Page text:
As memories of the past give way to the gritty face of the present, T.L.s vocals soothe you back to reality and give you the strength to face the daily drudgery that is life. His vocals are also instrumental in helping you change your mood once again on Feel Like A Fool, where he makes a plaintive plea for help. Here the piano and the tabla combine in an ever-so subtle way to bring his cry of help to the foreground. Someone is a journey back to T.L.s roots where his eastern upbringing is allowed to dominate the western cultural influences that probably helped in shaping his mind and thoughts. The music on this song reflects this dominance too, where the eastern sound is more prominent than the accompanying western beats and melodies.
BUeC comes to a head in Youll Be The One as the sound of the bansuri blends in with T.L.s soft vocals, the listener is suddenly catapulted into a collage of sounds that paint a picture of chaos within a broader window of contemplative harmony. There are moments where the tabla and the drums go head-to-head with each other and then they suddenly meander into different avenues. If anything, this song represents a co-existence rather than a conflict of styles, which makes it a delightful listen.
Youre A Reason is the closest that you might come to a love song on the album. As is with most tracks on this album, the vocals are drenched with emotion and this sets the mood of the song. The vocals of the accompanying female vocalist are almost like a response to his cries, and her toned-down Indian classical vocals sound almost as if he is being asked to come back to his roots. If one song captures the entire feel of BUeC then it is the track Happy Song which starts with a slow wistful opening, and the as the song reaches its crescendo, the sounds of the bansuri, tabla, guitar, drums and the subtle sounds of the ebow all come together and unite as one, without disturbing the equilibrium of each instruments unique individual sound.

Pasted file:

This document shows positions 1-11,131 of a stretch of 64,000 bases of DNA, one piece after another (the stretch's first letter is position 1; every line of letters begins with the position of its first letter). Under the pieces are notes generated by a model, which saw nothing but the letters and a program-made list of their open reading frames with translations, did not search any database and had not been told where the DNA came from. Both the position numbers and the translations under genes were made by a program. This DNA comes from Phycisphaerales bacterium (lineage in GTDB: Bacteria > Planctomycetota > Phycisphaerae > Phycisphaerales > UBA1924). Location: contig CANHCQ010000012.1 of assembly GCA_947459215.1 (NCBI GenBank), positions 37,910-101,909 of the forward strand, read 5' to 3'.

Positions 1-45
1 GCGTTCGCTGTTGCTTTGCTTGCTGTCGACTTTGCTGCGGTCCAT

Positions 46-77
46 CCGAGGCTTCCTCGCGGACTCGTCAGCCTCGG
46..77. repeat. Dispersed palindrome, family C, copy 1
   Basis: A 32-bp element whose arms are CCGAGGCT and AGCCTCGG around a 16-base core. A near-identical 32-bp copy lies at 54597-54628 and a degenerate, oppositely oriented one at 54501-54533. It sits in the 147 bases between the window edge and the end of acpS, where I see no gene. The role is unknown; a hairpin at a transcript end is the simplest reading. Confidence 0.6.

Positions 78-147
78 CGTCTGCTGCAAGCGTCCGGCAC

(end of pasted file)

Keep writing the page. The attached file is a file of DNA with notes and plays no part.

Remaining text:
BUeC is an album that swings your mood back and forth like a pendulum and much of this is also due to the albums solid instrumentation. It must have been a difficult job getting the textures for each composition just right to capture both the mood and the story behind each song, and T.L. must consider himself blessed to have had so many esteemed and capable musicians lending a hand to help in the development of his baby. The collaborators on this album, indeed, are many, and each individual has painted his or her style on BUeC. Notable mentions are Jivraj Singh on the drums and Johannes Stange who performed and arranged the horns. Others who lent a helping hand were Pratik Shrivastav (sarod), Amyt Datta (guitar), Micha Schelhaas (electric Guitar/ebow), Max Clouth (nylon string guitar), Julia Ohrmann (bansuri), Soumyajyoti Ghosh (bansuri), Nilanjan Ghosh (tablas), Jeffery Dean (tablas) and Matthew Brown (pedal steel guitar).
This spirit of collaboration and collection is also aptly reflected in the album title BUeC. Break up the name: B Bideshi (Bengali for foreigner), Ue Uebersetzung (German for translation) and C Collective (since this album is a collective effort). One can only wonder how this album would have turned out without the collective spirit that was embraced by each collaborator – a must-listen for music lovers who hate their music to be labeled and classified by the constraints of genre.